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INSV Tarini Set To Create History, Ready For Final Leg From Cape Town To Goa

INSV Tarini All Set To Create History, Ready For Final Leg From Cape Town To Goa
The INSV Tarini crew. (Source – Twitter account of Spokesperson of the Indian Navy)

India Ahead

INSV Tarini Set To Create History, Ready For Final Leg From Cape Town To Goa

The six-member crew had set sail from Goa on 10 September 2017.

The all-woman Indian Navy team of INSV Tarini is weeks away from creating history as it readies for the last leg of its global circumnavigation journey, or the Navika Sagar Parikrama.

It is set to leave Cape Town in South Africa on Wednesday and reach Goa in April to become the first Indian all-woman team to complete circumnavigation of the globe after travelling about 22,100-nautical miles.

INSV Tarini had reached Cape Town on 2 March, about a fortnight after it crossed the rough seas around the Cape of Good Horn.

Lieutenant Commander Vartika Joshi is the skipper of INSV Tarini. The other crew members are Pratibha Jamwal, P Swatchi, both Lieutenant Commanders, and S Vijaya Devi, Payal Gupta, and Aishwarya Bodapati, all Lieutenants.

The mission was flagged by Defence Minister Nirmala Sitharaman from Goa on 10 September 2017.

The crew had earlier met Prime Minister Narendra Modi.

The aim of the expedition is to promote women’s empowerment, and inspire the youth to develop an understanding of the sea.

During its mission, the crew has also been collating and updating meteorological, ocean and wave data for accurate weather forecasts by the Indian met department. It has also been monitoring marine pollution on the high seas.

Challenging Mission

On 18 January, INSV Tarini had crossed the Cape of Good Horn through the Drake Passage, considered to be the Mount Everest of sailing due to its rough waters and extreme wind conditions. The crew hoisted the Indian national flag as it crossed this stretch on its way to Port Stanley in the Falkland Islands.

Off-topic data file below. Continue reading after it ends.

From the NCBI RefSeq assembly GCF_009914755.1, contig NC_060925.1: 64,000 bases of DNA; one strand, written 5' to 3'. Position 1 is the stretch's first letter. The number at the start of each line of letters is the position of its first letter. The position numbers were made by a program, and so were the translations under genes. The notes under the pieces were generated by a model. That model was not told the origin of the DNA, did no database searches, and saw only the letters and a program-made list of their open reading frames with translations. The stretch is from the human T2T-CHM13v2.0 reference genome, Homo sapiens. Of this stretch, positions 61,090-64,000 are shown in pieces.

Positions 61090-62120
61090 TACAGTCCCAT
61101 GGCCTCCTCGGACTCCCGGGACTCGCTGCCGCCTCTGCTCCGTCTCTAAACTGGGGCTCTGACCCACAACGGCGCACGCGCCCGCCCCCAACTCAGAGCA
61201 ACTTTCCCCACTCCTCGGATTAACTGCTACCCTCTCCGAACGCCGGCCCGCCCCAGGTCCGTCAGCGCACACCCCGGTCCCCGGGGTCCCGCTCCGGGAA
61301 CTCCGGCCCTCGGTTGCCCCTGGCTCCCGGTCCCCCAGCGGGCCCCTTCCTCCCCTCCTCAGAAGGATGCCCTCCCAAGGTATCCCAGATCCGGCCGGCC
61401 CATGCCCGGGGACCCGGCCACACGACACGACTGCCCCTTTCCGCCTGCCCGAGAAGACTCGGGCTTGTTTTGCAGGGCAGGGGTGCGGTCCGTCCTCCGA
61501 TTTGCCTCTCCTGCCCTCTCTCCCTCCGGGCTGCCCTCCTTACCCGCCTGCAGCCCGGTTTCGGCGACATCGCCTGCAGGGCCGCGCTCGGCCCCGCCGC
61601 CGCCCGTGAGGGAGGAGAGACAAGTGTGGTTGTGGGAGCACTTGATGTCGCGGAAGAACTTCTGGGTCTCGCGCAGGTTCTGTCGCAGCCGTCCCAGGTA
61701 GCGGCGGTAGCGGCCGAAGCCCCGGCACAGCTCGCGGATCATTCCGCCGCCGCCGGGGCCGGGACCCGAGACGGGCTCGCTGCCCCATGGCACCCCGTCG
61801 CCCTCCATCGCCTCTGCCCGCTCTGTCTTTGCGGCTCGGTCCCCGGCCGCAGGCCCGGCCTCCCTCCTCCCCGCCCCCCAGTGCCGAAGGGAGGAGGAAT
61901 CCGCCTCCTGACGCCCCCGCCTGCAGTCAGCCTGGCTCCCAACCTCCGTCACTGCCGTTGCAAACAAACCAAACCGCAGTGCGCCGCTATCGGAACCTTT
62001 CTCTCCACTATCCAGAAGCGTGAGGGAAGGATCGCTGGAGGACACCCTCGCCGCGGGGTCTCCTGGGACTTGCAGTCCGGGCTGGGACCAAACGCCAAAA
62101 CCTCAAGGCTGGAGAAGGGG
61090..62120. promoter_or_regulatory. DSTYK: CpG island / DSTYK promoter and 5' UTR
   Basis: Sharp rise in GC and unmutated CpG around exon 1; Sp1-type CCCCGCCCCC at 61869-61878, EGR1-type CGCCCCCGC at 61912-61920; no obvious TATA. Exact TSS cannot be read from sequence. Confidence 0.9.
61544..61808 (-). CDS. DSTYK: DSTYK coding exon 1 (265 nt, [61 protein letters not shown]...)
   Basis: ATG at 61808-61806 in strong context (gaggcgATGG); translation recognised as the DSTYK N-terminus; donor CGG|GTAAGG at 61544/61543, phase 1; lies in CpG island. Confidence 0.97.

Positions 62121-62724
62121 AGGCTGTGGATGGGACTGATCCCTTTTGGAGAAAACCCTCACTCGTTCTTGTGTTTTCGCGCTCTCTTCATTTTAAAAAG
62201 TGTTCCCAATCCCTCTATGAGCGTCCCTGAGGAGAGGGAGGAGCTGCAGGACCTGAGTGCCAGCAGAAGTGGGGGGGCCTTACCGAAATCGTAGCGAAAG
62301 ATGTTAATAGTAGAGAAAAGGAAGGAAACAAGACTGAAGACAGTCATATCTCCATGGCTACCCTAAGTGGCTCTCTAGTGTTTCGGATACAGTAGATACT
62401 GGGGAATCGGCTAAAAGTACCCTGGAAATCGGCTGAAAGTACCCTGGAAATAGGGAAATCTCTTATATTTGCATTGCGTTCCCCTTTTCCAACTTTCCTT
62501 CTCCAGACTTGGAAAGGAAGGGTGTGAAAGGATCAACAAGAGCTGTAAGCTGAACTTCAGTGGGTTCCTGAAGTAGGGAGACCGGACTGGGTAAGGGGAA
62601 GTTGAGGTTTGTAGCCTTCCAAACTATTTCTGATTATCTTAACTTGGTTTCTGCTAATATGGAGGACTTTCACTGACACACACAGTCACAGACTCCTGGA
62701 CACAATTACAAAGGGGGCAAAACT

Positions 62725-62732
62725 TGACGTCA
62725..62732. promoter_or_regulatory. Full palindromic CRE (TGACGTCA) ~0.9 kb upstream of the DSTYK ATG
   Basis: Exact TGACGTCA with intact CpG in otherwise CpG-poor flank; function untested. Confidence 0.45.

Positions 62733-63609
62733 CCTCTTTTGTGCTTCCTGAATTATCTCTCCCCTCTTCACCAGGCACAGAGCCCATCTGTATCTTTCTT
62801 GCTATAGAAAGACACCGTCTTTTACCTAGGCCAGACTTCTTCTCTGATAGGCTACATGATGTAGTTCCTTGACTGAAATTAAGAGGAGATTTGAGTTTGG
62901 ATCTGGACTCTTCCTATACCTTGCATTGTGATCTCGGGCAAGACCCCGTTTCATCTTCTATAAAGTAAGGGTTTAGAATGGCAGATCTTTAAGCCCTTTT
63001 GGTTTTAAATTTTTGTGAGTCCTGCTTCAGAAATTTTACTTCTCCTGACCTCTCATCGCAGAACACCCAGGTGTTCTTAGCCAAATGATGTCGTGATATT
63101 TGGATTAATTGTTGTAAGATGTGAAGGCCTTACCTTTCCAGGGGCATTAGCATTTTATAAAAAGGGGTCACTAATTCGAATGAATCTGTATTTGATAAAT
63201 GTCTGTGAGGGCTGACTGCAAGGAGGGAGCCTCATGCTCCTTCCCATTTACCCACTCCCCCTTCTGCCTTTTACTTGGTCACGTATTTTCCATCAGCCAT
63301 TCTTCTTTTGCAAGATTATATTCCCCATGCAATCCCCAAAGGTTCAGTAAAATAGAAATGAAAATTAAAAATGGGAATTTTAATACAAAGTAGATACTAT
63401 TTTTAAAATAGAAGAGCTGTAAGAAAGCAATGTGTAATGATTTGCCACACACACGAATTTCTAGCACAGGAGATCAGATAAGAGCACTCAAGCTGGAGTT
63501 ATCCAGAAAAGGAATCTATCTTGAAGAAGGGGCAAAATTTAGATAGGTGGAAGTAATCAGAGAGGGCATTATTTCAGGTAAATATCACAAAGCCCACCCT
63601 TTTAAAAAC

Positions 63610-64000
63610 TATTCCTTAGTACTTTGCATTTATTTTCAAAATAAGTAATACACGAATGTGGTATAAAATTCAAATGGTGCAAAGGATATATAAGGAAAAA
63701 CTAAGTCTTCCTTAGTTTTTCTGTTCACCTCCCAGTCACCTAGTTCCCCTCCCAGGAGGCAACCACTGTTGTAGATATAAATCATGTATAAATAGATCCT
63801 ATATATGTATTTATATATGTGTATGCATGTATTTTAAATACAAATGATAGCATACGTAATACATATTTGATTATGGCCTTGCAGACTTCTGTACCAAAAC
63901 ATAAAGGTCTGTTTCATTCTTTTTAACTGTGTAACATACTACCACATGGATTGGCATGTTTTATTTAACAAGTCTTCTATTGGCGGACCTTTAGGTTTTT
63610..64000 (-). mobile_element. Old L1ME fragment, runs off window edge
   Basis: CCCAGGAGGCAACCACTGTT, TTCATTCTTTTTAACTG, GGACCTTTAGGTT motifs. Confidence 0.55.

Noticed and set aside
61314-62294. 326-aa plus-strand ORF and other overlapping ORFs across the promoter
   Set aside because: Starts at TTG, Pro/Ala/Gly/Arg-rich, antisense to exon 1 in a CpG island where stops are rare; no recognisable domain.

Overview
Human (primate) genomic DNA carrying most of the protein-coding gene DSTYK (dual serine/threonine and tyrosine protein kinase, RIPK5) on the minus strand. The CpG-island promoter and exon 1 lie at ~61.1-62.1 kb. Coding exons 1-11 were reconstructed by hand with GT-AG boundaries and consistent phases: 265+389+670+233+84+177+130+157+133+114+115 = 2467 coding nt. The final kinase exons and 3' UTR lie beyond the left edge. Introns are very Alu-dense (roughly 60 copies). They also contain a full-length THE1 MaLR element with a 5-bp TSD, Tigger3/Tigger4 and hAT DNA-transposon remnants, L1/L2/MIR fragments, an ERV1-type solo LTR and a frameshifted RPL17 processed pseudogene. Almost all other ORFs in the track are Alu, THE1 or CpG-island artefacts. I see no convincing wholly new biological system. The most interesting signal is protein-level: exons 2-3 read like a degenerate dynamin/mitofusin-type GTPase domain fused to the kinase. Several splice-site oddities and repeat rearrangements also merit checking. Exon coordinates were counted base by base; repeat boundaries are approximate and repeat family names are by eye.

(Read – INSV Tarini Crosses Cape Horn, Roughest Stretch Of Water On Earth)

It set sail for Cape Town on 4 February.

It has completed four of the five legs of its circumnavigation mission. During its voyage, it has had stop-overs at Fremantle, Australia (23 October 2017); Lyttleton, New Zealand (29 November 2017); Port Stanley, Falkland Islands (22 January 2018), and Cape Town, South Africa (2 March 2018).

The 41-day passage across the Pacific Ocean after leaving Lyttleton was particularly rough as the crew faced winds in excess of 60 knots and waves up to seven metres high. This was aggravated by extreme cold weather.

The first time a solo circumnavigation was attempted and successfully completed by an Indian was in 2009-10. The feat was accomplished by Commander Dilip Donde, SC (Retd) from 19 August 2009 to 19 May 2010 on the Mhadei.

Make In India

The indigenously-built INSV Tarini is a 56-foot sailing vessel which was inducted into the Indian Navy on 18 February 2017.

It is the Indian Navy’s second ocean-going sailboat after INSV Mhadei. The all-woman crew, incidentally, trained on the INSV Mhadei, clocking 10,000 nautical miles between India and Mauritius, and Goa and Cape Town.

Inducting the vessel, senior officers of the Navy had said that they were planning to revitalise open ocean sailing.

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